The first time our team met was at the Madrid airport, hours before leaving. We brought 17 large bags of sanitary equipment. It took us a long time to wrap all of the materials in plastic wrap, and marked everything with red crosses. We want to thank Mano a Mano NGO for letting us each check one bag extra per person.

After a long flight, we arrived at the Lagos airport. Thankfully there were no problems with customs and we met Dr. Awojobi Yombo , who was very surprised to see 17 large bags. When we got outside, we weren´t sure if the bus would fit us, much less our bags, but there was no problem as the minibus was only for us.

The first night of our journey was spent in Lagos. The next morning, we awoke to loud music and singing. It turned out that a local Pentecostal church was having service with dancing and singing. What an experience! After this visit to the church and breakfast, we took a three hour bus ride to Eruwa.

On arrival we took a tour of the clinic we would be working at. When we arrived at the supply room, we found it was empty. Our first task was to stock an entire supply room. Fortunately with 17 large bags of medical material (two bags with toys and stationary for children), the room filled quickly and we had enough supplies. That night we had dinner in Dr. Awojobi´s house, and went back to the hotel to relax. We thought the next day would be a routine day in the operating room. But it was a learning experience that helped us to adapt quickly.

Spanish Team Operating

Spanish Team Operating


Spanish Team Operating

Spanish Team Operating

We started operating at sunrise because most of the light filtered through the windows. Our ´surgical light´ was four low-energy lightbulbs in an upside-down kitchen bowl, a felicitous local invention. The patients came to the clinic on foot, sometimes walking for miles to get there. There were two surgical tables in the operation room. From sunrise until well after sunset we operated on patient after patient. Finally, at 9pm, we finished our last operation for the day.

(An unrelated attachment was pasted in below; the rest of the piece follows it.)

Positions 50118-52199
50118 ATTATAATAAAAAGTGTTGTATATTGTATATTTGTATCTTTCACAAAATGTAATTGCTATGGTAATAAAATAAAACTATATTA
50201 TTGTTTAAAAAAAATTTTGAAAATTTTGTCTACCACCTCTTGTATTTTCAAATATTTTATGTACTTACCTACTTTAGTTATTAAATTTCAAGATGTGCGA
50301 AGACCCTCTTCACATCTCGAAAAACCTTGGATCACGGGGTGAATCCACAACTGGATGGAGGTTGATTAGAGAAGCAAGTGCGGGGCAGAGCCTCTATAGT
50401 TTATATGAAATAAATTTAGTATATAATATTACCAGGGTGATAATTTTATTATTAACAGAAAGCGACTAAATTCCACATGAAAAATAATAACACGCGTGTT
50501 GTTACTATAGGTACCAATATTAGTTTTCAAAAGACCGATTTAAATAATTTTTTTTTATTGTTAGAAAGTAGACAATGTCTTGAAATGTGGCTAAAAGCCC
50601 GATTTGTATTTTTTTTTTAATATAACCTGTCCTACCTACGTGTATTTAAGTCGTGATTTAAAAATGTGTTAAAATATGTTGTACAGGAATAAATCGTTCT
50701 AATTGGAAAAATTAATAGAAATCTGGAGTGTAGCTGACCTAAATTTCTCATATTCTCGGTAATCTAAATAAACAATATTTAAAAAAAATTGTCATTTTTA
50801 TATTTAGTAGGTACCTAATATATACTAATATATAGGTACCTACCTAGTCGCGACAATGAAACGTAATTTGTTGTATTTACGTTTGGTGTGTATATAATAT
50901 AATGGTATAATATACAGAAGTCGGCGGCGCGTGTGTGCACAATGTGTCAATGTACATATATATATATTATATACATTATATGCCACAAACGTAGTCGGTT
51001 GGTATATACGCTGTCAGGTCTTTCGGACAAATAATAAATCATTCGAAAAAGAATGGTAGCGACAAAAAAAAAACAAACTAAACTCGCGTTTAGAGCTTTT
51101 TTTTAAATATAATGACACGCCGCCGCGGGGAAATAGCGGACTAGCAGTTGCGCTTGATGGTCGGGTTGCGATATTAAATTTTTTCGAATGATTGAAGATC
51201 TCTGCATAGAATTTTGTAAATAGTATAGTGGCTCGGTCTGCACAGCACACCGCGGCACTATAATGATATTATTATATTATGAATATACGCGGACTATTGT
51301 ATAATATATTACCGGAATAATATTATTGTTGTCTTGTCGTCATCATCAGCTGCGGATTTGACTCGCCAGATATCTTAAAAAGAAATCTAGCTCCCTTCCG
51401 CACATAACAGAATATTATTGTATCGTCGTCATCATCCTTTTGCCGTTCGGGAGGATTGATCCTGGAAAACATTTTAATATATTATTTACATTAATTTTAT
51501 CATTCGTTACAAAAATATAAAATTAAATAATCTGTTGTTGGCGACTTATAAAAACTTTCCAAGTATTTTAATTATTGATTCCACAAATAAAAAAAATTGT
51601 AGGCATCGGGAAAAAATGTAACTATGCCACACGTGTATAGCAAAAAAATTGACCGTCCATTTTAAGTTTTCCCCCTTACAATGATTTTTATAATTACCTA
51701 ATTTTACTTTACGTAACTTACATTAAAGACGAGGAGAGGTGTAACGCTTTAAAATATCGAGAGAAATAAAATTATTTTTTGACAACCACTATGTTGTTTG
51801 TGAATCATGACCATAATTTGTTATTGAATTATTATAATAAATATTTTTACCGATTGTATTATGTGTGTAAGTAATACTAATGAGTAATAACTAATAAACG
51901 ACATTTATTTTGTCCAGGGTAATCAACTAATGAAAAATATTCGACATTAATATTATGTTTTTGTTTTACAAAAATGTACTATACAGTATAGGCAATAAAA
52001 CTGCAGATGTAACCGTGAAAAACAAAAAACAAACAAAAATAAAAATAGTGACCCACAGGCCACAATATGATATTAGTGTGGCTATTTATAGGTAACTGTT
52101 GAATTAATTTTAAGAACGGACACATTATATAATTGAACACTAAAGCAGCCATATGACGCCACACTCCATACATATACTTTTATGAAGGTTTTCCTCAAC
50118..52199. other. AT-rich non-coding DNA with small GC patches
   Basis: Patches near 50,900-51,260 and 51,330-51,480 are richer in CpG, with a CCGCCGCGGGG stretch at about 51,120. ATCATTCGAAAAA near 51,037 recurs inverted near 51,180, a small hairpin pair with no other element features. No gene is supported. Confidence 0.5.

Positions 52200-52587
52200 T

The following days became easier and easier as we adapted, and we began to finish earlier and earlier. From boys to old men, we worked on many different patterns. Some hernias were small, and others were quite large. After the spinal anaesthetic, they would stay for a day in our makeshift ward. We received quite competent help from the young doctors who have come from different places in the country to learn and practice new skills.

In our entire week of working with the patients, we never heard one complain or talk about their discomfort. They thanked us often and were heartily. By the end of the week, we were able to finish the surgeries quickly enough to walk around the community at the end of each day. We visited a school, where we distributed toys, pens and other writing materials. Another day, we visited different installations around the clinic. Dr Awojobi utilizes the local resources to function as autoclaves, a manual hematocrit centrifuge, patient trolleys, pedal suction pumps, water distiller, intravenous fluid and Histopathology service. The last day we visited the public General Hospital of Eruwa. We found that the installations needed updating. There was no water nor electricity in the whole hospital, and there was great lack of cleanliness everywhere except in the odontology section which the nurse in charge kept very clean, and we were told the lack of cleanliness was due to lack of official means or financial resources, but we also thought that in a great part this situation was due to carelessness on the part of the people in charge in the hospital.